Recently I got a chance to do some dock fishing and decided to try out some new jig heads that I ordered online. The company, B&P Jighead, advertises itself as the “Home of the Tru Set Weedless Ned Rig.” If you’ve read my columns, you know I’ve done a lot of Midwest Finesse fishing recently and have a lot of love for the Ned Rig, named after Lawrence resident Ned Kehde. One of the problems I have with Z-Man’s Finesse ShroomZ mushroom jig head, though, is that my hooks will often get tangled up in weeds or snagged on structure during retrieves.
I also used some high-visibility Mr. Crappie line so that I could watch the line move as the fish started to take off with it. Typically, when people fish the Ned Rig they use light fluorocarbon leaders so the fish can’t see the line. It may be more of an issue for bass or trout, but the crappie and bluegill I was targeting don’t seem to mind a higher-visibility line, and what it lacks in stealth it makes up for in your ability to detect a strike.
On my first cast, I caught my only bass of the day. If the sun had come out, I probably would have had a lot more, but it was overcast and cold and they weren’t bunched up in the shallows and acting aggressive like they usually are this time of year in this particularly spot. The bait hit the water and slowly fell to the bottom, where it sat a few seconds before the line started to tighten up and move away from me. I set the hook to my right side and reeled quickly, then swung it up on the dock. The only other problem I have with ShroomZ jig heads — I really do like them, as they attract a ton of hits and work great with the TRD — is that I have a lot of fish get off the hook. With the small size of the ShroomZ wire hook, there isn’t much open space between the soft plastic and the hook tip, which I think is part of the problem as it doesn’t allow for a very deep hookset.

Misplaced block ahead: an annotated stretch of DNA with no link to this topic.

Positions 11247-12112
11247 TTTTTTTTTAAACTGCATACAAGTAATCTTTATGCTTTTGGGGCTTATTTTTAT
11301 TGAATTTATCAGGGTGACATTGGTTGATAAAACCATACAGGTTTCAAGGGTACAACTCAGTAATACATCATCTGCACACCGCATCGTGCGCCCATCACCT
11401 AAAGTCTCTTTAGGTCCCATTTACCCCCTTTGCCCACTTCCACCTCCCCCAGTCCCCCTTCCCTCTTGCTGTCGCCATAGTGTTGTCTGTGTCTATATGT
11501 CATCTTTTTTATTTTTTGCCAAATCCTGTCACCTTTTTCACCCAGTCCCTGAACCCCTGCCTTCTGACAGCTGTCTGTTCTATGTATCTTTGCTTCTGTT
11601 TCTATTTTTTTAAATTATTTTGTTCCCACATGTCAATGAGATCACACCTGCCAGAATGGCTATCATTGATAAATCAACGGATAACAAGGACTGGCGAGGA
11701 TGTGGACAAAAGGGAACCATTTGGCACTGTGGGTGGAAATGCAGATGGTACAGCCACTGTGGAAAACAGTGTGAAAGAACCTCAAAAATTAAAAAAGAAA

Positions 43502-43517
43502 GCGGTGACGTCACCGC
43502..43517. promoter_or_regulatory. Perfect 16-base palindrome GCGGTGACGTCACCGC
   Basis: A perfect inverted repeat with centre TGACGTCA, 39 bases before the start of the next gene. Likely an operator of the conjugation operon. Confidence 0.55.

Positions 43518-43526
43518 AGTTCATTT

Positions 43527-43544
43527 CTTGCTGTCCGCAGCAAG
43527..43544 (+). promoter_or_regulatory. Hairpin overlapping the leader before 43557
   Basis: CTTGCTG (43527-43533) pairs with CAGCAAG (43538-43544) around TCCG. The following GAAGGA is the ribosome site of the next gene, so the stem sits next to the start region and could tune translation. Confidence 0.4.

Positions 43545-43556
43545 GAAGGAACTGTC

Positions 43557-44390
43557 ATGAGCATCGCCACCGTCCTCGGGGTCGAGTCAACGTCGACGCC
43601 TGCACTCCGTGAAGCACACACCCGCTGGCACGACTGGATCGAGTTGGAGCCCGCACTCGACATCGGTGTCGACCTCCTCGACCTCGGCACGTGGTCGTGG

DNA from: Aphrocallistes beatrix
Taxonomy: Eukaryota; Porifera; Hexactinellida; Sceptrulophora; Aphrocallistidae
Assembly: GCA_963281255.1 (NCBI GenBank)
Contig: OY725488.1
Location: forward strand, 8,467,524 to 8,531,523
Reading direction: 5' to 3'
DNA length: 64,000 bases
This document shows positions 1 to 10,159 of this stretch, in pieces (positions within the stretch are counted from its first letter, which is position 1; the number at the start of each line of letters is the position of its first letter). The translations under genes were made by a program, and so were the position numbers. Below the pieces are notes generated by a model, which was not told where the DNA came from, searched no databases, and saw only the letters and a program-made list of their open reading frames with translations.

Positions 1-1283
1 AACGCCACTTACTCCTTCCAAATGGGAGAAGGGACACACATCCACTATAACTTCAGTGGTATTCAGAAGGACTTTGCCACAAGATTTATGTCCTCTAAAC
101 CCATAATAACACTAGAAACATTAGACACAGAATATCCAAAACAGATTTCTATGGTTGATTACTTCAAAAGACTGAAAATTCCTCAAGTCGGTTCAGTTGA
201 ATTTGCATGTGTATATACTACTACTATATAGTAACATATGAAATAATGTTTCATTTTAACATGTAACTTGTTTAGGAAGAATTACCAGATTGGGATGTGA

With the extra space created by the sickle hook, that isn’t much of a problem. I only had one fish get off, likely another bass, but it threw the hook because there was too much slack in the line. The hooks also are sticky sharp, which helps them stay lodged in the fish’s mouth. A few casts later, after the lure hit the bottom I shook it a bit and got a nice thump from a medium-sized crappie as my line tightened quickly. All I had to do was basically turned my rod clockwise and the hook was set. Also, the Texas style works well with the TRD and other ElaZtech baits because of how durable it is. Other baits might get torn up quickly doing this method as the hook often gets yanked through the plastic, but Z-Man’s plastics are nearly indestructible so you can keep resetting the hook.
I also tried fishing with a Toad Tamer tube jig from Top Secret Jig Co., but a cold front was moving in and the bite slowed quite a bit on plastics, so I switched to nightcrawlers under a bobber and put it out over deep water. The next five fish in a row were all good-sized crappie, and they all had nice, fat bellies on them. After that, I caught several small bluegill that kept swallowing the hook, so when it got dark I decided to head home. I didn’t feel like cleaning fish, so I threw them all back soon after catching them, but I could have had a really good fish fry just off the crappie I caught that day.
Incidentally, a couple days later, I got some of the crappie I’d caught during previous trips out of the freezer and fried them up. The best batch I made was the one I dipped in egg, pepper and a little bit of liquid smoke and then threw in a pan with olive oil and seasoned with lemon zest and lime juice. It came out nice and flaky with a citrus aftertaste that was excellent, sort of a different take on crappie than the typical breaded-and-fried route. And the liquid smoke, though it was subtle, had me licking my lips for an hour with that tasty grilled-fish flavor.
If you’re interested in trying out the B&P jighead, you can check them out at http://www.bpjighead.com. They’ve also got weedless crappie jigheads and shakyheads. If you do a lot of jig fishing near trees or cover that can get easily snagged with regular exposed jig heads, I’d recommend using any of these.